B1 reflects significant greenhouse gas mitigation by the mid 21st century (low emissions scenario). A1B reflects significant greenhouse gas mitigation by the end of the 21st Century (medium emissions scenario). Error bars are 5th percentile and 95th percentile.
The CBCCSP provides complete primary data coverage over the Columbia River basin and coastal drainages in OR and WA. Note that the northern part of the Klamath basin (which drains to CA) is not included. Summary hydrologic products for 297 streamflow locations (selected by the study partners) are supported by the study.
The central tendency of the estimated future 100 year flood (Q100) is about 20% higher than the historical number for the A1B emissions scenario. In this case the central tendency of the ensemble is roughly equal to the composite delta analysis (using the average of all the climate model changes in temperature and precipitation). In some other instances these analyses are substantially different. The uncertainty estimate deriving from the 10-member Hybrid Delta ensemble supports the conclusion that Q100 will increase (e.g. ~98% confidence), but that higher or lower flood risk is possible. These uncertainties are strongly related to decadal precipitation variability in each model simulation. So these uncertainties strongly reflect the differences from decade-to-decade that we have observed in historical records, as opposed to uncertainties in the systematic nature of the global warming signal (e.g. warmer, wetter winters)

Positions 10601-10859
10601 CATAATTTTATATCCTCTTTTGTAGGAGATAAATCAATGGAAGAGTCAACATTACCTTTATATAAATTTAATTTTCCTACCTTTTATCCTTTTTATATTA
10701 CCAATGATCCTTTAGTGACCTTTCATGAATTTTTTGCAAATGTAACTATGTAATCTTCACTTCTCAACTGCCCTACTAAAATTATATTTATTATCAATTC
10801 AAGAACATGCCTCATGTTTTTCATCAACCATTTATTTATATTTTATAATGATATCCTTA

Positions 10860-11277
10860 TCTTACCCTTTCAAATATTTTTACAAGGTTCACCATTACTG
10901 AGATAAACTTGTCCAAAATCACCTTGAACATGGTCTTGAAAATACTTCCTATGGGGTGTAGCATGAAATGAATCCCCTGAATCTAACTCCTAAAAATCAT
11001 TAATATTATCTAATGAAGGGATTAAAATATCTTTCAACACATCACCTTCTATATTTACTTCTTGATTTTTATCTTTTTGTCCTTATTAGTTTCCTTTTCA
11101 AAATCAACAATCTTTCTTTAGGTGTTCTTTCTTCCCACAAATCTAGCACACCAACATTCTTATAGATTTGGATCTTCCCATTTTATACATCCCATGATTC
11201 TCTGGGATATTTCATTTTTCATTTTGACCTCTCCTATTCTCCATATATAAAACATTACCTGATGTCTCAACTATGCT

The river bed has risen 38 ft since 1910. Paul Kennard
Transcript of "Hamlet south sound_symp_oct_2010"
Alan F. Hamlet
•JISAO/CSES Climate Impacts Group
•Dept. of Civil and Environmental Engineering
University of Washington
Effects of Projected Climate Change
on the Hydrology of the Puget Sound
• Provide a wide range of
products to address multiple
• Increase spatial and
• Provide a large ensemble of
climate scenarios to assess
• Address hydrologic
extremes (e.g. Q100 and
Columbia Basin Climate Change
Goals and Objectives
Mass Balance of the Nisqually Glacier
Sediment Impacts in the Nisqually Headwaters
Water Resources Management and Structures
Effects to Stream Temperature
Mantua, N., I. Tohver, A.F. Hamlet, 2010: Climate change impacts on streamflow extremes and summertime
stream temperature and their possible consequences for freshwater salmon habitat in Washington State,
Climatic Change, online first, doi: 10.1007/s10584-010-9845-2
Nicholls, R. J. and Cazenave, A. (2010) Sea-Level Rise and Its Impact on Coastal
Zones. Science 328, 1517-1520
Sea Level Rise
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